In the novel To Kill a Mockingbird by Harper Lee, how does Scout change throughout the story?

In the novel To Kill a Mockingbird, Scout changes throughout the story by learning to exercise tolerance, empathy, and perspective, growing in her understanding of human nature, and applying lessons Atticus and others teach her to her life and moral behavior. 

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In the parallel plot that runs alongside the Tom Robinson story, Scout develops an irrational prejudice against Boo Radley because he is a recluse and also because Jem and Dill have frightened her with stories of Boo as the bogeyman. Even though Miss Maudie tells Scout about Boo's father, a rigid, mean-spirited religious convert who treated Boo badly and turned him into a recluse, Scout can't shake her prejudice against Boo.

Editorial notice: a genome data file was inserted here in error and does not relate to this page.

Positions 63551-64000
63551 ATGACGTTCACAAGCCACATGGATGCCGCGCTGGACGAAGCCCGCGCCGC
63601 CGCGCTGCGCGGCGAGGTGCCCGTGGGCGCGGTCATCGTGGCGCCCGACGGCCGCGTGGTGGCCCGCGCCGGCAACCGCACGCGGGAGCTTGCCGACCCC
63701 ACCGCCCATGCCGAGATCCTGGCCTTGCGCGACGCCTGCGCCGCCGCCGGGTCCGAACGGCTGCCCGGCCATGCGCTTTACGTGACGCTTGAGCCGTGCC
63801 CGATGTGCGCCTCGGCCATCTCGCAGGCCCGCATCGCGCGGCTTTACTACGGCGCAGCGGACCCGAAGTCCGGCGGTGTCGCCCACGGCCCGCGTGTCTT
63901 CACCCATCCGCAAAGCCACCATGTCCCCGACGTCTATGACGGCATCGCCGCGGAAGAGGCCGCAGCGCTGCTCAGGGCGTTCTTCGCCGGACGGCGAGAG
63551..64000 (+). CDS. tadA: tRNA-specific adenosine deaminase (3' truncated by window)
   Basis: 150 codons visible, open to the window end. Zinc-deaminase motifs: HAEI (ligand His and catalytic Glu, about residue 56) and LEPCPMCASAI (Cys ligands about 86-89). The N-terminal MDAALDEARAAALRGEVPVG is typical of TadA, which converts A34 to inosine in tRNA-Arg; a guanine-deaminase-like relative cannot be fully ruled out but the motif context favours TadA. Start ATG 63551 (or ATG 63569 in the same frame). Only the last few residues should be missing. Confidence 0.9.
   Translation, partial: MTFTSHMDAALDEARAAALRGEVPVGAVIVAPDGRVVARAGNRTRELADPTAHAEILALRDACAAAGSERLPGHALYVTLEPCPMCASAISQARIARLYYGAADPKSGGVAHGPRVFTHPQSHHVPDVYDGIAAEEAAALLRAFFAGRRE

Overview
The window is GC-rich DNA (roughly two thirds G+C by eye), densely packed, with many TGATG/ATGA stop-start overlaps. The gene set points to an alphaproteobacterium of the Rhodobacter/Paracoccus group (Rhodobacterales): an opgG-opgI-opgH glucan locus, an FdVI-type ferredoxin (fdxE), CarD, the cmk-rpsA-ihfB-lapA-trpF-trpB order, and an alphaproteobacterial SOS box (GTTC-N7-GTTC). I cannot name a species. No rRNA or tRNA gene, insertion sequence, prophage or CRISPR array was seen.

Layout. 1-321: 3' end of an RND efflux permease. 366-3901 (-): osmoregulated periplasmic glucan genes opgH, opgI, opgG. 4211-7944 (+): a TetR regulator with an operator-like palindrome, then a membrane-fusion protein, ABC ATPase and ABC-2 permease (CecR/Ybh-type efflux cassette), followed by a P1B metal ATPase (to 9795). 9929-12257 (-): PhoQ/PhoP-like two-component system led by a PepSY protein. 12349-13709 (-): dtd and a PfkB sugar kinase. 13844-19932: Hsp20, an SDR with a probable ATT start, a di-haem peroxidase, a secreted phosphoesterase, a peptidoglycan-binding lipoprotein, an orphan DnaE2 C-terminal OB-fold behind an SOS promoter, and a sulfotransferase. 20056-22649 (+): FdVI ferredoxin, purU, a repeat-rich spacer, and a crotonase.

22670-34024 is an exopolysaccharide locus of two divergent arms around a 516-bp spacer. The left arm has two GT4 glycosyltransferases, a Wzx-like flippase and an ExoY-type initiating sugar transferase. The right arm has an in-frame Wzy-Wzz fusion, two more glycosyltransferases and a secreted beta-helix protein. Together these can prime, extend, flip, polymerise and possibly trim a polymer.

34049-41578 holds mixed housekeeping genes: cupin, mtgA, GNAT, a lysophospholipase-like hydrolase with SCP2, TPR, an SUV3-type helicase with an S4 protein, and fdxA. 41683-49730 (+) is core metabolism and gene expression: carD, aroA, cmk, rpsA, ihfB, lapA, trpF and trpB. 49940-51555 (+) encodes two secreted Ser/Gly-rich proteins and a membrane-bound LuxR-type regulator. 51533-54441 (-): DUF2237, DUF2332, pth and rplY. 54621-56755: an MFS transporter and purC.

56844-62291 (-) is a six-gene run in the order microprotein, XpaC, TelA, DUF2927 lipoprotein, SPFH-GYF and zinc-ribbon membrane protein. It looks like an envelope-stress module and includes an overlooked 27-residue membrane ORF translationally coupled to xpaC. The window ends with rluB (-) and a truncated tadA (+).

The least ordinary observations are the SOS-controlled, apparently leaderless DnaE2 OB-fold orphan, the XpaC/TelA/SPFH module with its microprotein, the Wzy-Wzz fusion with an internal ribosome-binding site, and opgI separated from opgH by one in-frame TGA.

Boo does many kind things for the children that show he is anything but the monster Scout conceives, but she simply can't accept him until the end of the book, when he saves her and Jem from Bob Ewell's attack. Unlike many whites in the town of Maycomb who condemn Tom Robinson as a rapist simply because he is black, Scout is able to transcend her own prejudices and perceive Boo's humanity. This is a moment of growth and change and an important sign of her maturity.

Throughout the book, too, Scout learns that people are complex mixtures of good and evil and that it is...

(The entire section contains 4 answers and 932 words.)

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